Margaret Scheikowski April 6, 2011 - 5:04PM
The drug plot trial of former crime fighter Mark Standen has been told of a "ransom note" demanding money for documents needed to release a Pakistani shipment.
"If I do not get the money quickly I can face big problem," the handwritten note said.
"So, please, take my request seriously and finish the problem as soon as possible."
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Standen, 54, has pleaded not guilty to conspiring with drug trafficker James Kinch and foodstuff businessman Bakhos "Bill" Jalalaty, between 2006 and 2008, to import pseudoephedrine, used to make the drugs speed and ice.
The former assistant director of investigations for the NSW Crime Commission also has denied taking part in the supply of 300kg of the substance and conspiring to pervert the course of justice.
The plot allegedly involved importing the pseudoephedrine in a container of rice from Pakistan.
But the NSW Supreme Court jury has been told the container, which arrived in Sydney on April 26, 2008, did not actually contain the banned substance.
On Wednesday, the jury continued to listen to numerous intercepted phone calls and read emails, faxes and other documents including an arrival notice for the six-metre container holding 18,158 kilos of rice in various-sized bags.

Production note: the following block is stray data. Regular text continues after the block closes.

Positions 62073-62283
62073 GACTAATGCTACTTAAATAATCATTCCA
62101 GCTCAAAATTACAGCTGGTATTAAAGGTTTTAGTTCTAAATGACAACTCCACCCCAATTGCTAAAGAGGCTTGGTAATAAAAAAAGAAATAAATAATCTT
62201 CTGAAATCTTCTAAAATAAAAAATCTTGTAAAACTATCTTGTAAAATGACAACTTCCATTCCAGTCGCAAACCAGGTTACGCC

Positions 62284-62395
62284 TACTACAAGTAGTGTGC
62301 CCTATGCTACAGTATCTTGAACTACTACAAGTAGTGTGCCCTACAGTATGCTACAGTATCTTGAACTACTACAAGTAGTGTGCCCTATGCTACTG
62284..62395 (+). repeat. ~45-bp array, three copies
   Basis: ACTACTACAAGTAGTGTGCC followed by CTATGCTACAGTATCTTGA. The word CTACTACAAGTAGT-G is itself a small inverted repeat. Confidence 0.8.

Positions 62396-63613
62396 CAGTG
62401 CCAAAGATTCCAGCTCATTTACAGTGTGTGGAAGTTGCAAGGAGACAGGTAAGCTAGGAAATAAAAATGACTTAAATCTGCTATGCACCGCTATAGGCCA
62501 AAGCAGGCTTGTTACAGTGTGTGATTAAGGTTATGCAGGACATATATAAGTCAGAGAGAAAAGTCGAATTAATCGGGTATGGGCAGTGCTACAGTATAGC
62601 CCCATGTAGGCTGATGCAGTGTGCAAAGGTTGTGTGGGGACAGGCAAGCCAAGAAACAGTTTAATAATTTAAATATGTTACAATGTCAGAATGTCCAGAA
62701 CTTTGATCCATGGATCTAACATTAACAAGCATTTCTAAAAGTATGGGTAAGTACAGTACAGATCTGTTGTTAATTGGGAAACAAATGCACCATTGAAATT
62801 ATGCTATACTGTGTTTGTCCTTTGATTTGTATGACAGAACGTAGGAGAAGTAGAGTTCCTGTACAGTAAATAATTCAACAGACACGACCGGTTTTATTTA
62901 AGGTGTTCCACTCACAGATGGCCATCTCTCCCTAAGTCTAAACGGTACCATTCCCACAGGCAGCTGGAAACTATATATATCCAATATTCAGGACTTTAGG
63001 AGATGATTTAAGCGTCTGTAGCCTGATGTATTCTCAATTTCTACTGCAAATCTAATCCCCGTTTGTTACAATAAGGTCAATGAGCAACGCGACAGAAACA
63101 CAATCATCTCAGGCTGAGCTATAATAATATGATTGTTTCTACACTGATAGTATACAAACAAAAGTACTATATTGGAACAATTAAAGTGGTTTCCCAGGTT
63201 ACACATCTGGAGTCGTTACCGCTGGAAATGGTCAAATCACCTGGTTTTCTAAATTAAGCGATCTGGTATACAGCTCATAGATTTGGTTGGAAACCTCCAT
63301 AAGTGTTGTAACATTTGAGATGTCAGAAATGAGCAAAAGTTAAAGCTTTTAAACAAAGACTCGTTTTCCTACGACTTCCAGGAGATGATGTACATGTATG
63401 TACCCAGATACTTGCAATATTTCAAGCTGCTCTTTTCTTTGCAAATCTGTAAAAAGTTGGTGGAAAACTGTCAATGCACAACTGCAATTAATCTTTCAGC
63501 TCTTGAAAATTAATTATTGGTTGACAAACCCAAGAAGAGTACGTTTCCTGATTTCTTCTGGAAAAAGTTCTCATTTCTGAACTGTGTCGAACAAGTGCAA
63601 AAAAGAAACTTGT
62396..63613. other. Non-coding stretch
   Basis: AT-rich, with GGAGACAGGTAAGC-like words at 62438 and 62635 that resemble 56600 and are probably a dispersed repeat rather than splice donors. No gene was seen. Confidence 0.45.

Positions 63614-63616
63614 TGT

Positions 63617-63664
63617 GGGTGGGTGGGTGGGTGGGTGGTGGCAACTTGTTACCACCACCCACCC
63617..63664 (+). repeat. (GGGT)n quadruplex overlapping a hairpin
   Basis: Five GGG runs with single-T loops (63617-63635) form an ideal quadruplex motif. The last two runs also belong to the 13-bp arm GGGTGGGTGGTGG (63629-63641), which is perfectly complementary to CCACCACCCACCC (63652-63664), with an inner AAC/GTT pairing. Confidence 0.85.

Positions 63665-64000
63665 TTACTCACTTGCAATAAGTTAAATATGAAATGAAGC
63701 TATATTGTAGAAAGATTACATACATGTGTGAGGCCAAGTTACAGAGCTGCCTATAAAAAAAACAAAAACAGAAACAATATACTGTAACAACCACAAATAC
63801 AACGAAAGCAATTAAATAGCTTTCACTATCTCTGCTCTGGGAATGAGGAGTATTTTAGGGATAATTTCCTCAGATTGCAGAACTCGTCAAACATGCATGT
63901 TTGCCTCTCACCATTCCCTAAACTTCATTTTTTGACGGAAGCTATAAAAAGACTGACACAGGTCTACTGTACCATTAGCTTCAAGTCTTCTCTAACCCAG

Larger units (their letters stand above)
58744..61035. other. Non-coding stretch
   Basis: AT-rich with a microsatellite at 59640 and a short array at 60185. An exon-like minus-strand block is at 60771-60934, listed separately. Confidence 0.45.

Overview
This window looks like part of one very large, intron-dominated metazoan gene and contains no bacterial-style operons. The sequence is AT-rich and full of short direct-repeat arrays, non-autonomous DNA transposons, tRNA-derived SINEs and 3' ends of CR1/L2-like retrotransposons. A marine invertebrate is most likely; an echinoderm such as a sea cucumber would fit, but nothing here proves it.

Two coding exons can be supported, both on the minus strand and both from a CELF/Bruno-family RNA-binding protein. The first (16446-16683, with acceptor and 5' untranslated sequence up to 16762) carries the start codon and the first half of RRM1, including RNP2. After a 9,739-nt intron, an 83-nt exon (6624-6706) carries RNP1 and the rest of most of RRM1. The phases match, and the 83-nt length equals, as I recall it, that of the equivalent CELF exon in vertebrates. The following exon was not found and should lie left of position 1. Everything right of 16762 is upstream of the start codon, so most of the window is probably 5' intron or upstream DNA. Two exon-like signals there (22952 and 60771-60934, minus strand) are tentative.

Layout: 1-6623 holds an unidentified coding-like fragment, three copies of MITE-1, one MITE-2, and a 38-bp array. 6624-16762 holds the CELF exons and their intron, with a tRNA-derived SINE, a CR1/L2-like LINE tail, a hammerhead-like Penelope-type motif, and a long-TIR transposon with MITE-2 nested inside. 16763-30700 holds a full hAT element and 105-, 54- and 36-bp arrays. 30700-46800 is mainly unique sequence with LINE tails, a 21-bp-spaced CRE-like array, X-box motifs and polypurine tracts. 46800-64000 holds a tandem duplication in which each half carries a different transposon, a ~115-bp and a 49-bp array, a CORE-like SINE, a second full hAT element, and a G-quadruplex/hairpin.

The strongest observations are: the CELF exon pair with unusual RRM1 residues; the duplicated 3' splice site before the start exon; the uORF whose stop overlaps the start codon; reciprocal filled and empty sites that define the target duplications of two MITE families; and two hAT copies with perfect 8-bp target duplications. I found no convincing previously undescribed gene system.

The jury heard phone calls between Jalalaty and officials who spoke of the need for the original Bill of Lading and other documents before the container could be released.
Australian Federal Police Sergeant Paul Watt told the jury that a search of Jalalaty's office revealed a document which the businessman is recorded as describing as a "ransom note".
The jury was read a text sent by Jalalaty on April 29 to a member of the Dutch syndicate said to be involved in the plot.
"We just opened the envelope and there are no originals but a demand to pay for wat (sic), I don't know," he texted.
"What the hell is going on?"
In a later phone call between the pair, Jalalaty said he had received copies of the documents, which were not legible, as well as a "ransom letter".
He reads out the letter which says: "Hello man, I am sending the photocopy of the document because 4 the original B/L I must pay the money to these people who cleared the matter for me".
It also said: "If you need the original then your side should pay".
In the phone call, Jalalaty asks the Dutch syndicate member who would have written the letter but he replies he did not know.
"I want to kill this man, I don't know who he is," Jalalaty said.
In another call on the same day, Jalalaty is told to destroy the note and is reassured that the relevant documents are being dealt with.
The trial is continuing before Justice Bruce James.
© 2011 AAP
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